Montana November 18, 2016
The Story Behind Montana’s Acid Lake Will Fascinate You
Did you know Montana has something that’s often called an “acid pit of doom?”
The Berkeley Pit is a former open pit copper mine located in Butte. It’s filled with water that is heavily acidic, laden with heavy metals, rich with dangerous chemicals, and just a real problem in general.
The mine was opened in 1955, operated by Anaconda Copper and then by the Atlantic Richfield Company.
But when the mine closed in 1982, the trouble started.
When the pit was closed, the water pumps in the nearby Kelly shaft were turned off. Groundwater from the surrounding aquifers began to fill the pit slowly, rising at a rate of about one foot per month.
Since the pit closure of 1982, the levels have risen to within 150 feet of the natural groundwater level.
This presents a major environmental problem. The water, with dissolved oxygen, makes the minerals in the ore and wall rocks decay. This releases the acid.
The water in the Berkeley Pit has a pH level of 2.5. Anything below a 7.0 is considered acidic.
The water has the acidity of cola or lemon juice.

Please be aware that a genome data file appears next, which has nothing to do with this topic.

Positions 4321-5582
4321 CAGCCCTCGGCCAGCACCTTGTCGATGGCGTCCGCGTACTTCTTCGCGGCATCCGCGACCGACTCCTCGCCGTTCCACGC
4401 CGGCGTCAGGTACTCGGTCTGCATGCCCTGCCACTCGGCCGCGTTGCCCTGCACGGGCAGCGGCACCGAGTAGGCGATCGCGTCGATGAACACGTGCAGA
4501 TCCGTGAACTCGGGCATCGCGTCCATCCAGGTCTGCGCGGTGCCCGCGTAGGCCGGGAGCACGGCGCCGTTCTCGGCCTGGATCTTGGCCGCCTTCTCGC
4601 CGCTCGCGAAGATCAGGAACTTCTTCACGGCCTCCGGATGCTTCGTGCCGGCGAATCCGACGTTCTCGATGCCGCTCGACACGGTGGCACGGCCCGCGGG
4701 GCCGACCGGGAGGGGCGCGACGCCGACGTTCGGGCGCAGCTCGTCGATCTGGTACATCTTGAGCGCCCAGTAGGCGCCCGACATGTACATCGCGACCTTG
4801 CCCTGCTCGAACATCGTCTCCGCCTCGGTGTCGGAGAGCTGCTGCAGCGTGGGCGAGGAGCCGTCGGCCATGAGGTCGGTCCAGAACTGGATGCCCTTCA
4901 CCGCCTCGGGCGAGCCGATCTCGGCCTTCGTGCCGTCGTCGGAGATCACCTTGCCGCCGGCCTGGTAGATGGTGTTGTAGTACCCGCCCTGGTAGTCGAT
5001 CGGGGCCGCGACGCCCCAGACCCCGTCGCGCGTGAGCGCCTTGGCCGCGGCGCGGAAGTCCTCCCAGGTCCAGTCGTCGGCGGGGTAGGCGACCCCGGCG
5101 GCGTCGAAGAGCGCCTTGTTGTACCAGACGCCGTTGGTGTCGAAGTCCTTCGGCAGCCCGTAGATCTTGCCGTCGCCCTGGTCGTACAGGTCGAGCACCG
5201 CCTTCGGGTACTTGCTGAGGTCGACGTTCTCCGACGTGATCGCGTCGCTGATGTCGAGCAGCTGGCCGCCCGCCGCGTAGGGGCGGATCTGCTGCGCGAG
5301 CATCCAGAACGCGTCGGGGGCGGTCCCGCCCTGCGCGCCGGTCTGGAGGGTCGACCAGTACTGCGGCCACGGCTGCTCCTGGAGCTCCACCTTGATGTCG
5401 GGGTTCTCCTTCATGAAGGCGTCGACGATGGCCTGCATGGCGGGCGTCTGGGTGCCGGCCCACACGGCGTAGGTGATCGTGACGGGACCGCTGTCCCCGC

The pit water is expected to rise to the natural water table by 2020.
This will reverse flow back into surrounding groundwater, polluting Silver Bow Creek, the headwaters of the Clark Fork River. Needless to say, this would be a disaster.
Once, several hundred geese made the unfortunate choice of resting on the lake during their migration.
Sadly, they died horribly, and that’s when it was discovered that the water was acidic enough to eat away at the intestines of anything that drank enough of it.
The Berkeley Pit is currently a Montana tourist attraction.
For $2, you can step out on a viewing platform and see it for yourself.
The Berkeley Pit is a small part of Butte’s fascinating history. When you’re there, make sure to check out the World Museum of Mining.